In addition to the preliminary conclusions on the 2016 refurbishment, the report also accuses the fire brigade’s response to the fire as having “systematic failures” with no contingency plan to evacuate the tower. It also criticized the brigade’s decision to maintain the “stay-put policy” even when the stairs were passable.

After the report, Dany Cotton, the London Fire Commissioner who was in charge of the response, resigned.

Now, the second phase, which was supposed to being Jan. 27, is to examine the refurbishment, including the installation of flammable cladding.

According to the Telegraph, this phase is said to be more complex than the first, which took 16 months to complete. Preparation for this phase has reportedly unearthed 200,000 documents and the phase will be split into eight “modules” with 21 companies and 600 individuals named as “core participants.”

Among the modules, the areas that will be investigated include the refurbishment itself, the testing of the cladding, complaints from residents prior to the fire, the management of the building and the aftermath of it all.

Some estimates say that it could take Moore-Brick until at least 2023 to publish a final report. Only then would police and prosecutors get a chance to review the findings and then pursue charges, if any.

Natalie Oxford, CC-SA-BY 4.0, via Wikimedia Commons

According to the Telegraph, this phase is said to be more complex than the first, which took 16 months to complete. Preparation for this phase has reportedly unearthed 200,000 documents and the phase will be split into eight “modules” with 21 companies and 600 individuals named as “core participants.”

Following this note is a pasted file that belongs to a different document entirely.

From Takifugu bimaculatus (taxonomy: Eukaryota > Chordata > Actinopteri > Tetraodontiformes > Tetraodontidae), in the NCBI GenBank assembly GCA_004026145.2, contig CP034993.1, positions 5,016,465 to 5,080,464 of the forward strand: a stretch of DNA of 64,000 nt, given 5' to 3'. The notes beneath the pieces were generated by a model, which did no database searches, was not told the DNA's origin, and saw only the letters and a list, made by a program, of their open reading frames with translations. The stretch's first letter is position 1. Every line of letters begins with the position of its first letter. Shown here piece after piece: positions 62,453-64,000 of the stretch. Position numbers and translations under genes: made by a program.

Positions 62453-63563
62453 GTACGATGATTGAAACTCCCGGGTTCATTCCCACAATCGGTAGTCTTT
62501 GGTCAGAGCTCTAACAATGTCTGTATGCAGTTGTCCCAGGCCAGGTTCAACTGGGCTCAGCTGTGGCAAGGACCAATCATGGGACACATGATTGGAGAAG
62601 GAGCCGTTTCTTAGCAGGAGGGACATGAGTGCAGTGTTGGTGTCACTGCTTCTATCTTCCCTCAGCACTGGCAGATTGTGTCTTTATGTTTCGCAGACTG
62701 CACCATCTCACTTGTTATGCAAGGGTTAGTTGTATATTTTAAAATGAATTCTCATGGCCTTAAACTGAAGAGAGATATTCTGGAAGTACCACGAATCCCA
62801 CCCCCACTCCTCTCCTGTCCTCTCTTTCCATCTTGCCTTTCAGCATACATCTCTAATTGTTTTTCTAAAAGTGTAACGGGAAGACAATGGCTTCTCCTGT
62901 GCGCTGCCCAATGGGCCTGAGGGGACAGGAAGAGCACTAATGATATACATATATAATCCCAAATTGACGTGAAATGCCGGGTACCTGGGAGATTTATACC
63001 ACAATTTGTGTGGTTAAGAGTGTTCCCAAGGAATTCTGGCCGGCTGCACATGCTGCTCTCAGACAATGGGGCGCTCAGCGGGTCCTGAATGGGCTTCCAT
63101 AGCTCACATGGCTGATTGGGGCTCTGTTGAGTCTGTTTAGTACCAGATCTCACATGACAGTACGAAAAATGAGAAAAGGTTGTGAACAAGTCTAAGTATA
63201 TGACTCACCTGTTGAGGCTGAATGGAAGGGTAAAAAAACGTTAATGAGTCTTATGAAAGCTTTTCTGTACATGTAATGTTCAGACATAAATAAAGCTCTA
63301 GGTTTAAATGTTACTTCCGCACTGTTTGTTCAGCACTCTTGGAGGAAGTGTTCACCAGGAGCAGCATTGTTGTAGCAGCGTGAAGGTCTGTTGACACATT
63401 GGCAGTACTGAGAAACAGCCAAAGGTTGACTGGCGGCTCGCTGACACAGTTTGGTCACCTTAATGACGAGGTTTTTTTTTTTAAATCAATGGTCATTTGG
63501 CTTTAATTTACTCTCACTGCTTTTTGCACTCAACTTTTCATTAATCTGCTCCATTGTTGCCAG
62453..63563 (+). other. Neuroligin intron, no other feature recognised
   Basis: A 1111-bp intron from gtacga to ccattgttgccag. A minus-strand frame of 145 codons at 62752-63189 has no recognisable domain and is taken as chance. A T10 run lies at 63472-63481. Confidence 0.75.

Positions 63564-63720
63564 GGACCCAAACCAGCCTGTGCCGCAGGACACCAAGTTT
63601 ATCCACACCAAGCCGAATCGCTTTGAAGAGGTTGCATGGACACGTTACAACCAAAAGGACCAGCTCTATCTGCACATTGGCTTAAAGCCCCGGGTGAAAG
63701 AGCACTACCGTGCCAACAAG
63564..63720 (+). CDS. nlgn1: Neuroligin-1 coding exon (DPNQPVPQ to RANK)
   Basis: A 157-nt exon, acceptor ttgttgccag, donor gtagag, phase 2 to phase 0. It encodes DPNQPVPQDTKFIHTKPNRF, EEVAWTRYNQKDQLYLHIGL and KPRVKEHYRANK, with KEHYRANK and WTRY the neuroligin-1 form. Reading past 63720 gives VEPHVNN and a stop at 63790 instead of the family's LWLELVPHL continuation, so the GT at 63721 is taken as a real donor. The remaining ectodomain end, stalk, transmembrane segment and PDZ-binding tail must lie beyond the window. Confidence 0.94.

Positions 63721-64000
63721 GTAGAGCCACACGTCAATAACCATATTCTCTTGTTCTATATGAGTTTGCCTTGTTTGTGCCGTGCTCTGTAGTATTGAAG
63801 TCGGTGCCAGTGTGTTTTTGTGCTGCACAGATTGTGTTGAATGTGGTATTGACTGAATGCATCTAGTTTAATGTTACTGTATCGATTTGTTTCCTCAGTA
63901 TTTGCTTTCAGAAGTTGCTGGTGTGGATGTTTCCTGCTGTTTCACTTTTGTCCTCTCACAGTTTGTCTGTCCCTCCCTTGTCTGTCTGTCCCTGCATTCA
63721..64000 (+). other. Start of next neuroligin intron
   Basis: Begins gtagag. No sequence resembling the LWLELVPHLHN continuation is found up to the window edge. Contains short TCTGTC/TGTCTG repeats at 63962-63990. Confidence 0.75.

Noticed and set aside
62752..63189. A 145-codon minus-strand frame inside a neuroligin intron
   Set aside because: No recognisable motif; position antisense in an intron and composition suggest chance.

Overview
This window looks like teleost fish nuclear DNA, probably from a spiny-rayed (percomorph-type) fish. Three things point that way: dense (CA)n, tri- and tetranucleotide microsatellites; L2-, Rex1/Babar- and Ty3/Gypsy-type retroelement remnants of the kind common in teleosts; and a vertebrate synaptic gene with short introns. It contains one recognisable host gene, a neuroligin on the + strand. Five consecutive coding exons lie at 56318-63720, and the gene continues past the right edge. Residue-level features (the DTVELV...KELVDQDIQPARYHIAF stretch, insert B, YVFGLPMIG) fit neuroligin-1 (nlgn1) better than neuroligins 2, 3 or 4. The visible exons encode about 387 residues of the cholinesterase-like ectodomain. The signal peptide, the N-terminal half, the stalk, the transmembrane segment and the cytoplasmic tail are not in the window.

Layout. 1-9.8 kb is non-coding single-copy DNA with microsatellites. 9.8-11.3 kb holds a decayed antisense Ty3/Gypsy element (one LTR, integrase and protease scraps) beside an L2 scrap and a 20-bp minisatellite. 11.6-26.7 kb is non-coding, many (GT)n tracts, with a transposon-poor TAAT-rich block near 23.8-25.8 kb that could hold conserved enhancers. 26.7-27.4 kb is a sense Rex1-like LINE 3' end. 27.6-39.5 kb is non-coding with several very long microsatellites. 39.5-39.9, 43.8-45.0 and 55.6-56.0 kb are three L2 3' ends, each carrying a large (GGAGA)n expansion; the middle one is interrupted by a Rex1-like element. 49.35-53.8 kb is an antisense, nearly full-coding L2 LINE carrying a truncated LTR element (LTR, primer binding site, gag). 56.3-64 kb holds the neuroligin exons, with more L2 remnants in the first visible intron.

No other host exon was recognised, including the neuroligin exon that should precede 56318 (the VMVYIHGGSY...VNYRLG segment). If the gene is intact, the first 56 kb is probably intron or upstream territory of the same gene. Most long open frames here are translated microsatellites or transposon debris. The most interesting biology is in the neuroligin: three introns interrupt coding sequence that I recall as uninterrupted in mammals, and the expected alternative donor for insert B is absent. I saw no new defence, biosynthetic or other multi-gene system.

In late December, changes to the second-phase panel had been made, much to the chagrin of Grenfell United.

Architect Nabeel Hamdi had been set to sit on the three-person panel, alongside inquiry chair Sir Martin Moore-Brick, a retired Court of Appeals judge, and Thouria Istephan, a partner and deputy head of technical design at Foster + Partners architectural firm.

Hamdi is an emeritus professor of housing at Oxford Brookes University, who qualified as an architect at the Architectural Association in 1968 and worked for the Greater London Council between 1969 and 1978.

A letter from Prime Minister Boris Johnson in late December, though, noted that Hamdi was “unable to proceed with the appointment” and proposed engineer Benita Mehra (who has 16 years of experience working with the British Airports Authority in areas such as risk assessment and property management) as a replacement, which Moore-Brick confirmed.

The move was criticized by Grenfell United mainly for the loss of Hamdi’s community work.

What Now

Mehra penned a letter of resignation to the Prime Minister in the wake of criticism following the revelation about her links to Acronic, the supplier of the cladding used in the tower’s refurbishment.

It was uncovered that Mehra had been a former president of the Women’s Engineering Society, which received funding from the Arconic Foundation about three years ago.

According to the Architects’ Journal, Mehra’s letter read: “As you know, I had hoped to draw on my experience and knowledge of the construction industry, of community engagement and of governance within housing management to contribute to the vital work of the inquiry in discovering how and why the devastating fire at Grenfell Tower happened.

‘However, it is apparent that my former role as president of the Women’s Engineering Society, which in 2017 accepted a charitable donation from the Arconic Charitable Foundation to support the mentoring of women engineers, has caused serious concern to a number of the bereaved, survivors and resident core participants.

“For these reasons, I did not link any aspect of my former role as president of the [society] to my panel member role for the Grenfell Tower inquiry. In hindsight, this was a regrettable oversight on my part.”

Grenfell United responded to the resignation by saying that Mehra did “the dignified thing,” but added that the government “should never have put the families in this position” and expressed worry about yet another replacement on the panel.

   

Tagged categories: Building Envelope; Cladding; EMEA (Europe, Middle East and Africa); EU; Fire; Government; Health and safety; Safety